Every year on Palm Sunday, we hear the narrative of the passion of Our Lord Jesus Christ. This year, we read from the Gospel of St. Luke. It is a story that is familiar to us.
As Catholics, we surround ourselves with depictions of the passion and death of Jesus. We hang crucifixes on our walls and on chains around our necks; we put crucifixes in the sanctuaries of our churches and on our altars; we ring our churches with the Stations of the Cross.
We hear of the entrance into Jerusalem, the Last Supper, the agony in the garden, the arrest and trial of Jesus, and his scourging and crucifixion. The proclamation of the passion narrative on Palm Sunday, and again (but from a different Gospel) on Good Friday, is an important way of entering into the suffering of Jesus as we prepare for the triduum.
One element of the passion narrative that does not get as much attention is St. Peter’s threefold denial of Jesus.
The story is well known to us: During the Last Supper, shortly after breaking bread together when Our Lord instituted the Eucharist, Peter tells Jesus, “I am prepared to go to prison and to die with you,” to which Jesus responds, “I tell you, Peter, before the cock crows this day, you will deny three times that you know me” (Lk 22:33-34).
As the night went on, Peter’s fidelity would be put to the test, as Jesus was betrayed, arrested, severely beaten and put on trial. As Peter sat in the courtyard of the house of the high priest, gathered with others around a fire, three of those near him insisted that they recognized him as a follower of Jesus.
Fearing for his life after seeing what had happened to Jesus, Peter stringently denied it each time.
And then we read one of the most gut-wrenching and heartbreaking passages in the Gospels: “And the Lord turned and looked at Peter; and Peter remembered the word of the Lord, how he had said to him, ‘Before the cock crows today, you will deny me three times.’ He went out and began to weep bitterly” (Lk 22:61-62).
As happens so often with us, Peter immediately knew he had done something horribly wrong, realized his weakness had caused him to deny even knowing Our Lord and was overcome with remorse.
What a heart-rending thing: As Jesus is facing his trial and tremendous abuse, his closest and most trusted follower brazenly denies even knowing him.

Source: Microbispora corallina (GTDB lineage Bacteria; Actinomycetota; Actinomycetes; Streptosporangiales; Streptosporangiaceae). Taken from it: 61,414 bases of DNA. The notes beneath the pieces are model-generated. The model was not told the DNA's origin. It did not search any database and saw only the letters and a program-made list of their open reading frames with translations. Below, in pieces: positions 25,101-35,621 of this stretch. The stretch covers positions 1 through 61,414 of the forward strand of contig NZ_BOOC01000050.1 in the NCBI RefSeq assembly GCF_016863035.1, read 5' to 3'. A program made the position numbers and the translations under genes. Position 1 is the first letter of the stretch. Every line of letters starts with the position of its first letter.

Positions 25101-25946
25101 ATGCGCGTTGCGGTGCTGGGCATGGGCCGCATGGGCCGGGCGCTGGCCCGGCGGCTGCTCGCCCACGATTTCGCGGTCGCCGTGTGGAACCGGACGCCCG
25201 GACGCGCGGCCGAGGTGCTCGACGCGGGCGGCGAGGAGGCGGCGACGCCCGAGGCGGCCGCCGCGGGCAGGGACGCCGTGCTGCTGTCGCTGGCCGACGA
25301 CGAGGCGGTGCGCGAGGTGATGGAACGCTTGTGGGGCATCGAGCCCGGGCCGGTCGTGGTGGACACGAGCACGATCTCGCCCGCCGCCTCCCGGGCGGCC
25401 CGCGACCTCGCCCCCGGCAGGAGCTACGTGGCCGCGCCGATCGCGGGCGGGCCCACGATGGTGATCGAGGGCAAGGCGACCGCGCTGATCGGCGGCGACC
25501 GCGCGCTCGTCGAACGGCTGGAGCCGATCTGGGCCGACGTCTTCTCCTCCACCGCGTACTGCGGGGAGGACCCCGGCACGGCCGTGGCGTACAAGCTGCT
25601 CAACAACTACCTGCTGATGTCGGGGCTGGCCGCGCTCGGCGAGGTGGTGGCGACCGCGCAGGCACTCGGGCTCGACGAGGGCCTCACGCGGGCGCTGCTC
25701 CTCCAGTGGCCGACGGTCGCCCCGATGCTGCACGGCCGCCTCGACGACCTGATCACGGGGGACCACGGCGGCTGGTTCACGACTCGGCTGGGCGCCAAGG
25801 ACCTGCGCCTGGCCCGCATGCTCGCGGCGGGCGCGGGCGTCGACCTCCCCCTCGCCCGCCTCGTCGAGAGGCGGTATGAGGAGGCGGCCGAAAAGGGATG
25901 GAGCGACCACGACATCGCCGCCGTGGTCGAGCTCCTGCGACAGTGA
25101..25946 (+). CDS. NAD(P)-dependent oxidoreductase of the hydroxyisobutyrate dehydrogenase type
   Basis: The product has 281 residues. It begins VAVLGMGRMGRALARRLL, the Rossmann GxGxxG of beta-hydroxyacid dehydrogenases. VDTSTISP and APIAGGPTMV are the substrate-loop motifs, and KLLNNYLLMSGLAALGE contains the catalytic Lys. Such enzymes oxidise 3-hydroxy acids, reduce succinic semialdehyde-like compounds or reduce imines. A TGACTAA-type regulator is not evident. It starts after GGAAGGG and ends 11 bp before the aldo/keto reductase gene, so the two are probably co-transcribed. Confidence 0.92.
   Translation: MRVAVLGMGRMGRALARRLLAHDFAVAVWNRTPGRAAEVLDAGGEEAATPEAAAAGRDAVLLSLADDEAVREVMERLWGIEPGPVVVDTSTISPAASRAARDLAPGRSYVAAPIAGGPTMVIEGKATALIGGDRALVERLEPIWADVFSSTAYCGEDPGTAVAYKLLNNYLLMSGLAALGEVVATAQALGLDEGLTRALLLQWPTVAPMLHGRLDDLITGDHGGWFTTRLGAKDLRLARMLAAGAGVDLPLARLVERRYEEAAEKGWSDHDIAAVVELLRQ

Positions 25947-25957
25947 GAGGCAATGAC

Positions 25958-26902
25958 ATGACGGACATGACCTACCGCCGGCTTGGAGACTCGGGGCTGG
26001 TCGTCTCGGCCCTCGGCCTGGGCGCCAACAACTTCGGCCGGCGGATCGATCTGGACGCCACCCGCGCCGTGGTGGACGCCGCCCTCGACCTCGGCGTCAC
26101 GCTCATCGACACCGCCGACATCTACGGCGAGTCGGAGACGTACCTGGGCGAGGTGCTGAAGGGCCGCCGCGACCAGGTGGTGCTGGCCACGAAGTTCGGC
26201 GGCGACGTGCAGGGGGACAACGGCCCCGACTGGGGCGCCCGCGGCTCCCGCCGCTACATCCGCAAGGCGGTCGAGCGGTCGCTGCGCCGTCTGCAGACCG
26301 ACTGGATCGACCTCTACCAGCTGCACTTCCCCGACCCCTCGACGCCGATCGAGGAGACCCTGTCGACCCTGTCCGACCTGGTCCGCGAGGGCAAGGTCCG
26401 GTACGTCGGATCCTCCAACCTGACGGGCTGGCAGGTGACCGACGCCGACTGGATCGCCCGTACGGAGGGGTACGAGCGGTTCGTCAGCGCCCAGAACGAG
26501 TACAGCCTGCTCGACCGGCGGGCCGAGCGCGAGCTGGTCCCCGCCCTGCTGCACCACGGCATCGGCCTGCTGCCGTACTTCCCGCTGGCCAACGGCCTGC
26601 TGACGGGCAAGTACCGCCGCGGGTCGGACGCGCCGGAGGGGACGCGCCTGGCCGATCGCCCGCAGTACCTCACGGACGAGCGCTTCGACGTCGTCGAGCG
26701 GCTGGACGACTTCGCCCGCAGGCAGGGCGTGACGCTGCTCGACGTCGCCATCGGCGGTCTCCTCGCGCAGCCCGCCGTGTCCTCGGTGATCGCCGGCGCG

Amid everything else going on, Jesus turns and looks at Peter, calling him out with a gaze. How Peter’s heart must have broken! And how his guilt must have been even greater because of his brazenness earlier in the night, declaring his steadfastness and loyalty to Jesus.
Peter was never one to deny his unworthiness and his fallen nature. When Jesus first called him to be one of his apostles, after the miraculous catch of fish, Peter dropped to his knees at feet of Jesus and said, “Depart from me, Lord, for I am a sinful man” (Lk 5:8). We can almost hear Peter saying this again, wracked with guilt after denying Jesus.
There may be a temptation to read into Peter’s denial — his failure, his abandonment of Jesus — an implicit refutation of his importance and that of his successors. As Catholics, we recognize the primacy of Peter and his successors as an important part not only of the structure of our church, but of the very body that Christ left to safeguard and transmit the deposit of faith.
It has nothing to do with the holiness of the man — it is all about Jesus’ promise to his church that Peter and his successors would be protected from teaching error, and his promise that the gates of hell will not prevail against it. Peter’s failure does not affect this promise. In fact, it can serve as a reminder to us of why this promise was necessary in the first place.
Our Lord is loving and forgiving (Ps 86:5). After his resurrection, Jesus gave Peter a threefold chance to make amends for his threefold denial. Three times, Our Lord asked him, “Simon, son of John, do you love me?” to which Peter responded “Yes, Lord, you know that I love you.” (Jn 21:15-17)
Jesus tells Peter to feed his sheep, reinforcing the special privilege and responsibility that had been granted to Peter. God’s mercy is endless, and Jesus makes all things new (Rv 21:5).
Salvation history is replete with examples of God making a covenant with his people, only for those people to break the covenant through sin and disobedience.
God always responds with mercy, forming a new covenantal bond. The covenant in the blood of Christ is a “new and eternal covenant,” one which we cannot definitively break. God’s mercy is on full display.
Today we know that we can approach God in the sacrament of reconciliation and accept the forgiveness that he presents to us. In the same way, Our Lord presented his forgiveness to Peter on the seashore, and Peter chose to accept it.
(Senz is a freelance writer living in Oklahoma with his family.)